The Mysteries of Tabriz Rugs’ Designs

Tabriz rugs are absolutely crème de la crème of all carpets in the world. These Persian weaving wonders distinguish themselves by rich historical background and a profound tradition which comprises advanced techniques, the finest materials, sublime coloration and dazzling array of intricate motifs and patterns. In the town of their origin the craft of weaving was considered a priceless skill and its secrets were the most precious heirloom that one could pass on to the next generation. No wonder Tabriz Rugs are characterized by an immeasurable variety of designs which are a sort of a chronicle on the history of human culture, religion and civilization. There are sources that indicate the Tabriz rug’s record began in the 3rd century, during the Sassanid era. However, the peak of their artistry and refinement is dated between the 12th and 16th centuries, featuring some of the most extraordinary and celebrated rugs in the city’s rich history.

The most typical among these rugs are abstract or nature-drawn ornamental patterns, including Safavid emblems, allover Herati (fish) or spectacular medallions  with the background colors dominated by red, cream or navy blue which prevailed in the majority of Persian creations. However, Tabriz subject rugs are saturated with art and poetry like no others. Many of the pieces from the Tabriz rug’s early period can be grouped under the common name “Lachak turanj”, which featured patterned borders representing the scales of a fish rising to the water’s surface in admiration of the Moon’s reflection. The masterly executed piles very often consisted of even more elaborate and metaphorical topics as they were inspired by the works of the greatest Oriental poets, such as Ferdosi, Nizami and Fizuli, or even the ancient book covers.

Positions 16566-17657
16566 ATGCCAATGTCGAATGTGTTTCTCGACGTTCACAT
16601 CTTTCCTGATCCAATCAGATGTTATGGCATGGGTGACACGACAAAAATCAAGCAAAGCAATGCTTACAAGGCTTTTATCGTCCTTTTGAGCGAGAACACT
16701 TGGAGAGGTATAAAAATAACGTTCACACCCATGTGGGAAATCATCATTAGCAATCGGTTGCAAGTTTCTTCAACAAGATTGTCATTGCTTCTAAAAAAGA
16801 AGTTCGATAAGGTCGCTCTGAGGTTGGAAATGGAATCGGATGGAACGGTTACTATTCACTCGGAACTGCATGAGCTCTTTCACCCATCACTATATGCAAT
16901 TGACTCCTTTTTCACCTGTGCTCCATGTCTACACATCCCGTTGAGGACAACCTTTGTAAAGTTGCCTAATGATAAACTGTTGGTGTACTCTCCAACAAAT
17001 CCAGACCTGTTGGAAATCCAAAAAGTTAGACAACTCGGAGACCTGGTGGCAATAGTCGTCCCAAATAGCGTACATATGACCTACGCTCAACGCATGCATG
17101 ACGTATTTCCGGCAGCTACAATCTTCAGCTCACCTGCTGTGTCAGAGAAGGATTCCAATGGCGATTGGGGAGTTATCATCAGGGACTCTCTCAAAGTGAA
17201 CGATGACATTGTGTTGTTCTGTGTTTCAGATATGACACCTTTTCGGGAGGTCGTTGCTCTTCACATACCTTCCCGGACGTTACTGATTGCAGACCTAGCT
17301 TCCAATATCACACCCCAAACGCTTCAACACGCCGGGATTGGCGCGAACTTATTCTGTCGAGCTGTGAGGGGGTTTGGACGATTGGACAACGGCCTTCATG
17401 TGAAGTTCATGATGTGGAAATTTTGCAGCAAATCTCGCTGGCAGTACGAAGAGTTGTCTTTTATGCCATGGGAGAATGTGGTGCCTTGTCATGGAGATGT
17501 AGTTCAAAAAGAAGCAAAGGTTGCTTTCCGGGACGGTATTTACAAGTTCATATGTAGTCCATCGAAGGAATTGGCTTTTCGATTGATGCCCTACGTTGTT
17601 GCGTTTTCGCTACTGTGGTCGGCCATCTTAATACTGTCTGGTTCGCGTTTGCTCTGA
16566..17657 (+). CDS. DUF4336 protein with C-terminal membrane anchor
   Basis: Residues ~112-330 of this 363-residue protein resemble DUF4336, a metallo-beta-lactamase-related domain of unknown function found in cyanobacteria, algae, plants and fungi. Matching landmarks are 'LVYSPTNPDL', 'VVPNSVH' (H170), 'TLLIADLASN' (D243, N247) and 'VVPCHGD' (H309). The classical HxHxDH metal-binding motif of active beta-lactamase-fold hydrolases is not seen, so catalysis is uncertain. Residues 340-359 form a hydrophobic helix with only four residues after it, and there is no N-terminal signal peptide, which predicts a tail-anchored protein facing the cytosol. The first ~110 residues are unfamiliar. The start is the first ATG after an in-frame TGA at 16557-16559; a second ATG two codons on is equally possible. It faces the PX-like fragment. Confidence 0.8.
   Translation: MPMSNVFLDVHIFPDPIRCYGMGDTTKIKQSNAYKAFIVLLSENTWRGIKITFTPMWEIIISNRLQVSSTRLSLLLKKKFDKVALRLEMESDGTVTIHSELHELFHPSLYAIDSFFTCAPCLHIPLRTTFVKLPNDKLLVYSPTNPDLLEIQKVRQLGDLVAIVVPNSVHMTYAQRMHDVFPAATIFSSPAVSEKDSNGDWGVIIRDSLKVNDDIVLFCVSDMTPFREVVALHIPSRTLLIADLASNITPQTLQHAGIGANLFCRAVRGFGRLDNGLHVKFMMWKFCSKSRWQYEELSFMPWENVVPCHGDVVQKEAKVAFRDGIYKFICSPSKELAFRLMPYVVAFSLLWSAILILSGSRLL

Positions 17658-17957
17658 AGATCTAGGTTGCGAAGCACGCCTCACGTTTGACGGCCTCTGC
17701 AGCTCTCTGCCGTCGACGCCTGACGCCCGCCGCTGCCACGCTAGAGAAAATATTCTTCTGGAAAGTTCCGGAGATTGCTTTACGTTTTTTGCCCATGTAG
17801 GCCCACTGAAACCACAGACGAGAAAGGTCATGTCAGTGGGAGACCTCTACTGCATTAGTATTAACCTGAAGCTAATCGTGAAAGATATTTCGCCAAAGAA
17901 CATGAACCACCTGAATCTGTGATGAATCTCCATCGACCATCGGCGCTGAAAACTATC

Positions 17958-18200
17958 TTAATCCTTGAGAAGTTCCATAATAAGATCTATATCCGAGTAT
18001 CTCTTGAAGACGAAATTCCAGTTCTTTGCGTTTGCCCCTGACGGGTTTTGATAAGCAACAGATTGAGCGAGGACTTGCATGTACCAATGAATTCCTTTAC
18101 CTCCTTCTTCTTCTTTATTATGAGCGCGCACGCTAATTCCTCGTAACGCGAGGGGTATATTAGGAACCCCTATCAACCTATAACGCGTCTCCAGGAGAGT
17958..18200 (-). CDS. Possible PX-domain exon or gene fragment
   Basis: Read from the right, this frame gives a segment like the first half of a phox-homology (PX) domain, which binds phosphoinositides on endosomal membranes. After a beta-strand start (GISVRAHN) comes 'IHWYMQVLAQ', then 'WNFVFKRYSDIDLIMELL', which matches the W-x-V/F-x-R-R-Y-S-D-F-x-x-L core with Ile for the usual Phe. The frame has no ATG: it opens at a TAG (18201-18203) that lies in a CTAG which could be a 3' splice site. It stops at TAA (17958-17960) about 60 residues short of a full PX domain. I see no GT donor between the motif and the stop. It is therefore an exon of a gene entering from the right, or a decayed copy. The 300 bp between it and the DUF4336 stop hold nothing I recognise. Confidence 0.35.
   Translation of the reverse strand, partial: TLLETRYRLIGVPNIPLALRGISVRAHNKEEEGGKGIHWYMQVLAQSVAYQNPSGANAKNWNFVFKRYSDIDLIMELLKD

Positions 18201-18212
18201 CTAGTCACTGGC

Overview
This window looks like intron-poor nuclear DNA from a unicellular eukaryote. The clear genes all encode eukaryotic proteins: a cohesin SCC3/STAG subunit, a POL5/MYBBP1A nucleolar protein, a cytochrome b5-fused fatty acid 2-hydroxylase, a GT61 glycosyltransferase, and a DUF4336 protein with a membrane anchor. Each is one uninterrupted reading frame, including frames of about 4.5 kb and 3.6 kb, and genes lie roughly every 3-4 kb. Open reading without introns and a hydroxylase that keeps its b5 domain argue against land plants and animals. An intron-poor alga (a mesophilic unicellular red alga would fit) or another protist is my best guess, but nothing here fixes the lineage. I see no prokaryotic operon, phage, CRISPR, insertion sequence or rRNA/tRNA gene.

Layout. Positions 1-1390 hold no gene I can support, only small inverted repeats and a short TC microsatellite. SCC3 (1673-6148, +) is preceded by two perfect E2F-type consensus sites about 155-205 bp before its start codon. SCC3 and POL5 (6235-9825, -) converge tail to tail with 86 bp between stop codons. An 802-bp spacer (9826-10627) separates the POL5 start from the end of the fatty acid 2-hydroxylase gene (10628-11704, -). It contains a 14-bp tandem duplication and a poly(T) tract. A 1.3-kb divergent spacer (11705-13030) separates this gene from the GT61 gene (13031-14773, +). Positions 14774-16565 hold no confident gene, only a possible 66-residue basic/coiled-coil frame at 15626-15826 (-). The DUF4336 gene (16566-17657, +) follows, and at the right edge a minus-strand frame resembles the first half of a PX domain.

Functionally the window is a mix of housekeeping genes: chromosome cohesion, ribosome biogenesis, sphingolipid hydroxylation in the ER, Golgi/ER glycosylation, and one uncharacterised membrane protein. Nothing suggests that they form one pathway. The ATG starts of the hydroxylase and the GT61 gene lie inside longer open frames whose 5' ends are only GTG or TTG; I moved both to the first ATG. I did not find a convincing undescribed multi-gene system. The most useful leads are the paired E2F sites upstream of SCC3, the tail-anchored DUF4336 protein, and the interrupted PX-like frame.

One of the oldest subject carpets was the Sasanid rug named “Zimistan”, which in English means “Winter”. Contrary to its name, the carpet is said to depict fresh and vibrant spring landscapes. The name “Winter” took hold because the rug was laid in the palace during every wintertime to the pleasure of the Sasanid King, Khosrov Parviz, so that its vibrant patterns could brighten up the gloomy interior with the thriving colors of the lush gardens and fields in bloom. After the devastation of the Sasanid empire, it was taken by the Arabs as a trophy.

Tabriz rugs amaze with the quality of execution but totally stun with the meticulousness of design. Khosrau, Farhad, Shirin, Bahrām Gōr, Iskander, Layla and Majnun – these characters created by Ferdosi, Nizami and Fizuli, along with the incredibly intricate miniature paintings, the four seasons, the famous Oriental buildings, including forts, palaces, mosques, temples, the trees of life, the love and the glory – all these you may find within the thoroughly crafted borders of majestic Tabriz rugs.

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